4. In the appeal which the Official Receiver proposes to prefer to the Judicial Committee, the question of law on which he relies is the question of constructive res judicata, the contention being that the plaintiffs' claim in the present suit was barred by reason of the fact that that claim might and ought to have been put forward by them by way of defence in Sarat's suit of 1915 to resist the claim of the latter therein for khas possession.
5. Now, so far as the question of value is concerned, it is not disputed that the value of the subject-matter of the suit was Rs. 10,000 that was the value stated by the plaintiffs in their plaint that value was not disputed in the written statement or at any stage of the trial and the appeal which the Official Receiver preferred to this Court from the decree of the trial Court was valued by him at that amount. It is now said by the plaintiffs, as opposing this application for leave that under the decree which is sought to be appealed against, the plaintiffs having got only an one-third share of the garden, the subject-matter of the appeal to the Judicial Committee would be only of the value of 1/3rd of Rs. 10,000 either as representing the value of a third share in the garden or as representing a third share of the selami and the costs of improvement. On the other hand it would, I think, not be unfair to take that as the original claim in the alternative was for refund of Rs. 10,000 the question whether that amount should or should not be refunded to the plaintiffs would also be a question in the contemplated appeal, should their Lordships of the Judicial Committee consider it proper to discharge the decree and dismiss the claim for possession which the plaintiff has got. In any event it may also be necessary to direct an investigation as to value as has been asked for on behalf of the respondents, even if a third share of the garden is regarded as the only subject-matter of the appeal.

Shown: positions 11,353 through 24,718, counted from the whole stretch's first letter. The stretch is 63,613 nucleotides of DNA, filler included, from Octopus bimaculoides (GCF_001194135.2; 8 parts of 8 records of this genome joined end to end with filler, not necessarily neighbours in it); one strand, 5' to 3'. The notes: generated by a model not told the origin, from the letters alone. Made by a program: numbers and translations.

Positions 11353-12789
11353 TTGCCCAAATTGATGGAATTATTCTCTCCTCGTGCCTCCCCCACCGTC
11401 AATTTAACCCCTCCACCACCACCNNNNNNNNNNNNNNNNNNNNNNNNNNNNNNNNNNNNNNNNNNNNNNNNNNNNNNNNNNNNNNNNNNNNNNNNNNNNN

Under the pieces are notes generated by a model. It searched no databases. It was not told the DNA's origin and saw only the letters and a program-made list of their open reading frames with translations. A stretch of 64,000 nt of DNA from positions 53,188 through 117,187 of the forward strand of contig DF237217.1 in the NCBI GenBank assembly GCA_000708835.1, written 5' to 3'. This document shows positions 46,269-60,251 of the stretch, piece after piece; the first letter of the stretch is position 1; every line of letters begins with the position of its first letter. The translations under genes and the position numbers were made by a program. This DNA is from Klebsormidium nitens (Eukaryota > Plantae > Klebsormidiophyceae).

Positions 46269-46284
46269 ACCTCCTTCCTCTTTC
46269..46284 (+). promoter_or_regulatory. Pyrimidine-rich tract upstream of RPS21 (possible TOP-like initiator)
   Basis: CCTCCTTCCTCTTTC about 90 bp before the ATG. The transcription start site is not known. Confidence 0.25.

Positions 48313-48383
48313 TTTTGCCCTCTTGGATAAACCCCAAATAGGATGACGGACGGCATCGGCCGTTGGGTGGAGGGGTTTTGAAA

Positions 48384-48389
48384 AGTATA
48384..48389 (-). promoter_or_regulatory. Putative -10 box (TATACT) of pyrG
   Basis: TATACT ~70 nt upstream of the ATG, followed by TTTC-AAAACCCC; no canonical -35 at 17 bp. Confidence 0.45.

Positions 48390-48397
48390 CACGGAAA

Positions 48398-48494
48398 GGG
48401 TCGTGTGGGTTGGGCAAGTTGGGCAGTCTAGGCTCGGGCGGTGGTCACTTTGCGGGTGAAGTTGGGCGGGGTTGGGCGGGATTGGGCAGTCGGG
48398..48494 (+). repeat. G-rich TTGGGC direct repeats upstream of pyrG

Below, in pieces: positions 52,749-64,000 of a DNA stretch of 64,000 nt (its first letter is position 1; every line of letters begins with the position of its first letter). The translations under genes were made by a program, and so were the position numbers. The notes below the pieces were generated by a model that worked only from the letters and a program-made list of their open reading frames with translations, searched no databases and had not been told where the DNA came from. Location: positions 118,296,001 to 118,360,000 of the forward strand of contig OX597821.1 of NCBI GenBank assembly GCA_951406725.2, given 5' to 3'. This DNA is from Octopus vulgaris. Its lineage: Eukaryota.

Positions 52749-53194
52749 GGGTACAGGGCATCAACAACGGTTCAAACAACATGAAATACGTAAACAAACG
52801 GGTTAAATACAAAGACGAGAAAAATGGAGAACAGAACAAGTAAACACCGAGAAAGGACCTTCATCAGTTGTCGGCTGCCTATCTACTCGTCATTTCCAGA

6. But the real difficulty in the petitioner's way is that we do not see how the question of law on which he relies can be regarded as a substantial question, of law. There can be no question that if the facts found by the Subordinate Judge as well as by the High Court have been correctly found, the law on the point has been correctly applied. It has been found that the suit of 1915 was tried on the footing that the property was trust property, that the question whether the property was secular or not was not the subject-matter of the suit, and that the present plaintiffs at the date of that suit or at the date when they filed their defence were not aware of the result of the suit of 1910. In this last mentioned suit to which they were not parties, the members of the family to which Pratap and Sarat belonged had got a certain declaration binding on none but themselves and got a scheme decree passed on a settlement which concerned none but themselves. The finding further is that the present plaintiffs, with the plaint of the suit of 1915 before them, could not be reasonably expected to know that the claim to which they were pleading was made by Sarat in any other capacity than as a Receiver and on any right other than what he had in the property as trust property in his hands as such Receiver. It has been found also, that the plaint of the suit of 1915, on the face of it, shows that Sarat was then making an endeavour to annex the property to the trust estate as such Receiver. Lastly, it has been found that in such circumstances a defence that the property was secular would be barred by the doctrine of estoppel.
7. It has been argued before us that although at the date of the written statement the present plaintiffs as defendants may not have had any knowledge of the facts which would give rise to the present claim as a defence, they must have come to know of those facts subsequently. Of such subsequent knowledge there is no trace or indication anywhere. But in my opinion, such subsequent knowledge of the present plaintiffs, even if the same were proved, could not make the position any better for the petitioner.
8. In such circumstances it is not possible to hold that there is any substantial question of law involved in the appeal such as would justify our granting the leave asked for. The law about which there can be no two views has been applied to a set of facts concurrently found by two Courts and to which, in our opinion, it is rightly applicable.
9. The application for leave is accordingly dismissed with costs, hearing fee being assessed at five gold mohurs.
10. I agree.